We have been doing a lot of online image reviews during these stay at home times, and landscape images have been a hot topic. One thing I see a lot of is a technically perfect image…but no tension in the image. What does this mean? Think of tension as eye movement, not necessarily drama or mood. If the eye doesn’t have a pathway through an image, chances are it will be less successful. We want to engage a viewer, stimulate their sense of curiosity, and create an interactive experience. If the viewer looks at your image, and the eye just rests at one spot in the image, then this photograph isn’t going to be one of our best.
What camera craft can we use to create this eye movement in an image? One technique is using perspective to our advantage. Perspective is defined as a point of view. But with photography, not only is point of view important, but also angle of view and lens choice. Take a look at this image of rock formations (at top) in Capitol Reef National Park. A nice overview shot…technically right on the mark, but lacking visually. The eye will roam around this shot and take it in, but there isn’t much direction to follow…not a lot of tension.
Look closer at the image and you can see what is the most interesting part. By zooming on the contrasting colors and graphic lines, now the eye is directed to stronger elements with obvious tension between the foreground and background elements. This is accomplished by using 200mm instead of 50mm. Remember, you don’t photograph what you see, but how you see.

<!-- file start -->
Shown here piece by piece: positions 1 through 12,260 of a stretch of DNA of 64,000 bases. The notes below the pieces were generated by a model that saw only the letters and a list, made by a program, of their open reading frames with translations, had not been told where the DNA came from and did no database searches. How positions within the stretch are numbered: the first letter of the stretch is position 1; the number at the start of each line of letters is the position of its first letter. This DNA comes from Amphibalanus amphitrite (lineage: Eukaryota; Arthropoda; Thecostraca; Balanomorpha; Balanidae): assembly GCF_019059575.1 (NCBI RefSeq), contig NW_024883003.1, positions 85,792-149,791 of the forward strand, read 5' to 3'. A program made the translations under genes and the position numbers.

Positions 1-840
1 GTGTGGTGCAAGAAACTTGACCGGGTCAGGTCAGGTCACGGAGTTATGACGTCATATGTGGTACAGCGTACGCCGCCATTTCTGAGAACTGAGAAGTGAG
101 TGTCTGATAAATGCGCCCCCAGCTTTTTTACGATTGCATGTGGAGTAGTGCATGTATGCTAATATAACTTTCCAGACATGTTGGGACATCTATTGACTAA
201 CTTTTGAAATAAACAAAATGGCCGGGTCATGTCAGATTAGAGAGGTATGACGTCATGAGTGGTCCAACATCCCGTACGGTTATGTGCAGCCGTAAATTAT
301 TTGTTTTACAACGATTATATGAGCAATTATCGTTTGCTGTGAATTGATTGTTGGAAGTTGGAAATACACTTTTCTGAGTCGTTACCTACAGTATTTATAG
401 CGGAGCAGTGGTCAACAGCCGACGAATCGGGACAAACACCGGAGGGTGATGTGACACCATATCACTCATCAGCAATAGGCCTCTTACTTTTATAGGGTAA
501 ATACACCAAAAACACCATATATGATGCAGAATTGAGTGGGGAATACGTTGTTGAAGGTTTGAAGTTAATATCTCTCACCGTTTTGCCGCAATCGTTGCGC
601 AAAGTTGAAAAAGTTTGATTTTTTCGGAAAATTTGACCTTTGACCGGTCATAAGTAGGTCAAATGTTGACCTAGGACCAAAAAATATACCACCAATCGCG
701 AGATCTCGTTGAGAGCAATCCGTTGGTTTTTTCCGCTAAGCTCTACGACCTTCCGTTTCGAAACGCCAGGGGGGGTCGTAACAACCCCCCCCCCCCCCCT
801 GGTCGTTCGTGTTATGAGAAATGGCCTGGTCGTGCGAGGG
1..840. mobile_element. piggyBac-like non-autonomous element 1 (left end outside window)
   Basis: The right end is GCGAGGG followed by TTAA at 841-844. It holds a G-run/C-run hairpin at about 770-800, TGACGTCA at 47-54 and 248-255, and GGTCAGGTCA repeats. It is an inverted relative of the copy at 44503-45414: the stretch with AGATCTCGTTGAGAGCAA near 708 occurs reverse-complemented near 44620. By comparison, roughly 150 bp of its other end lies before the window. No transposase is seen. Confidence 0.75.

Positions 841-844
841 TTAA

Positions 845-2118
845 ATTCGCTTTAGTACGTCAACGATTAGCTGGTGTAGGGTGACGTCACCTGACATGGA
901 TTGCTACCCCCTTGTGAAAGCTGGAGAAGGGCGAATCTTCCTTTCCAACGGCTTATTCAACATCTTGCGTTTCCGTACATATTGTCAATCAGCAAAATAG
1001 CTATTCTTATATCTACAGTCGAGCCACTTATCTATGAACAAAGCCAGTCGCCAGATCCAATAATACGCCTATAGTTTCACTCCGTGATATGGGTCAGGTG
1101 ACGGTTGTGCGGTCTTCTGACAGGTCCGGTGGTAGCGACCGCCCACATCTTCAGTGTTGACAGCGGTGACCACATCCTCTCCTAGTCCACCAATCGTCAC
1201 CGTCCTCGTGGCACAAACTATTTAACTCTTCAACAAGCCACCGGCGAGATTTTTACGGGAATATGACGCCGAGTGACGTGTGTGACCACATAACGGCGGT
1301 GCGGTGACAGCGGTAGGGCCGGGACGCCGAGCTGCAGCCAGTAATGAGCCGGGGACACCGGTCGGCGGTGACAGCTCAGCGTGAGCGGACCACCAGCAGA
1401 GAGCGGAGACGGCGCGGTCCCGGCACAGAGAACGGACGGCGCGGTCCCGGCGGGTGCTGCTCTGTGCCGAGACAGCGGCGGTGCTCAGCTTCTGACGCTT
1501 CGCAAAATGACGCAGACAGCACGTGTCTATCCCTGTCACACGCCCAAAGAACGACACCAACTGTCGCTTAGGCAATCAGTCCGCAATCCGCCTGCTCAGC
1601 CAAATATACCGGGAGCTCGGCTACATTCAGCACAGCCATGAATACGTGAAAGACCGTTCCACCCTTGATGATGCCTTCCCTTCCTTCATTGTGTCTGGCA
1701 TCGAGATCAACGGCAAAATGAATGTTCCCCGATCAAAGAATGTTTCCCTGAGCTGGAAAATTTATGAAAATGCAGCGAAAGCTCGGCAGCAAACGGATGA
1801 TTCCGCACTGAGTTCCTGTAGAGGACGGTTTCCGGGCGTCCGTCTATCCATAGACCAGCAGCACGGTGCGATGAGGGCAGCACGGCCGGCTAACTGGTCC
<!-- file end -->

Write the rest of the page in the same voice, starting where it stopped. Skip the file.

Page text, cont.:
Take a look at another scene from the area. This fist shot is a snapshot, not a photograph. I’m simply recording the scene with some interesting parts, and using good technique to document the scene. The eye is like a wandering cowboy through the sagebrush, just doesn’t know where to go. No tension.
But by using a wide angle perspective, and getting close to the foreground, now a new subject relationship is created in the image. Using a wide angle, and getting close to the foreground, causes the foreground subject to get bigger, and the background subject to get smaller. But this is good…I want the foreground bush to be more dominant and create tension with the background. This shot is out of balance, and is more dynamic as a result. Now I have created a photograph. I have used perspective and angle of view to change subject relationships.
Always ask yourself why you are photographing a scene. If you can identify what attracts you to the shot, then you can use design and photo technique to create an interesting image with tension. Engage the viewer, create order out of chaos, and your audience will pause and experience your photograph perhaps the way you felt when you took it.